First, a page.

Speaking of were-creatures, Jason is now recovering from his ordeal with the were-panthers, thanks to the rescue by Jessica and Hoyt. Jessica is still disturbed by the fact that she glamoured Hoyt, which Hoyt is seemingly confusing for an attraction to Jason. Jason also seems to have a thing developing for Jessica, but knows that he shouldn’t have one, if the creepy sex dream with Jason, Jessica, and Hoyt is any measure.
Jesus and Lafayette both decide to run away from the trouble brewing in Bon Temps with Marnie and the coming and inevitable confrontation with the vampires and this witch. We then see a quick flashback to a portion of Jesus’ childhood, in which his grandfather made him sacrifice and lick the blood of a goat, in order to take in its power. Jesus knows that whatever power he experienced that it would be what they need to survive the vampires. Before you ask, I have no idea what mystical powers a goat could hold.
The real meat and potatoes of this episode comes when we see Sookie, Eric, and Bill.
Eric continues to be the badass king of Louisiana, trying to juggle Pam’s thirst for revenge when it comes to Marnie, and the mandate of no human-vampire violence by the Authority. When Bill captures the witch for questioning, we see more of her past, and how the Inquisition was a slaughter for vampires, since the spirit who had been possessing/helping Marnie, named Antonia (Sorry for last week’s confusion, if there was any), had made all the vampires walk into the sun with her necromancy. This necromancy angle can become something that is a real, and more importantly, HUMAN threat, something that we sorely need in this series.
When Bill calls his Sheriffs, we see that a vampire from the Inquisition serves under Bill. This leads me to a question, why do all of the seemingly ancient vampires we see, besides Russell Edgerton, serve as Sheriffs to younger monarchs?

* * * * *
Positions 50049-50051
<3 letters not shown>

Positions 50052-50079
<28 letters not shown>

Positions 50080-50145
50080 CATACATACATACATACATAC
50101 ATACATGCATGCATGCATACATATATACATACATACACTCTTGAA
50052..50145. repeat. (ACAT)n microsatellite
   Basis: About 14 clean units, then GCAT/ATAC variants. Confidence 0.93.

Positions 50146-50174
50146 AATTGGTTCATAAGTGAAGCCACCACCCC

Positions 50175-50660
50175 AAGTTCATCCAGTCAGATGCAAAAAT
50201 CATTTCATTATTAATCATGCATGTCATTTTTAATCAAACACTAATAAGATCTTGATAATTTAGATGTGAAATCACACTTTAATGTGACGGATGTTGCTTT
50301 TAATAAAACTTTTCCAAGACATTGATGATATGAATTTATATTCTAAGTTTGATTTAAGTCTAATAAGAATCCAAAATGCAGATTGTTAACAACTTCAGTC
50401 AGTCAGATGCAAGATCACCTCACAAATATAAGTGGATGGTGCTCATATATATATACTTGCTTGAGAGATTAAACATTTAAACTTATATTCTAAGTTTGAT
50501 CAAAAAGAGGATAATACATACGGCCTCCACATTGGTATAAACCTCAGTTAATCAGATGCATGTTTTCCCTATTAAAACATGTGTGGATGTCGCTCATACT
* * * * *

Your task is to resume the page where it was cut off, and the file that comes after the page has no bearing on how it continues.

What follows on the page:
Also, at this meeting, Pam lets slip that she knows what has happened to Eric and where he is. Bill quickly finds out that Eric has been hiding out in Sookie’s house, to his horror.
Eric and Sookie have a one freaking great moment in this episode. After Eric has a nightmare about his maker, Godric, being a monster, he asks if he can join Sookie in bed, just like a child would when they have a nightmare. I loved this scene, and I love what the writers are doing with Eric in this season. My only hope is that this change stays with Eric in some small part when he returns to his usual self.
As you can tell, this season of True Blood is shaping up to be the best yet. I really hope that the series continues on this foot, putting up new twists on characters and giving the actors room to actually act in different ways.
Also, check out the Comic-Con trailer for the second half of the season. From what I saw, it looks insane, which fits perfectly with the rest of this insane season.
See you all next week.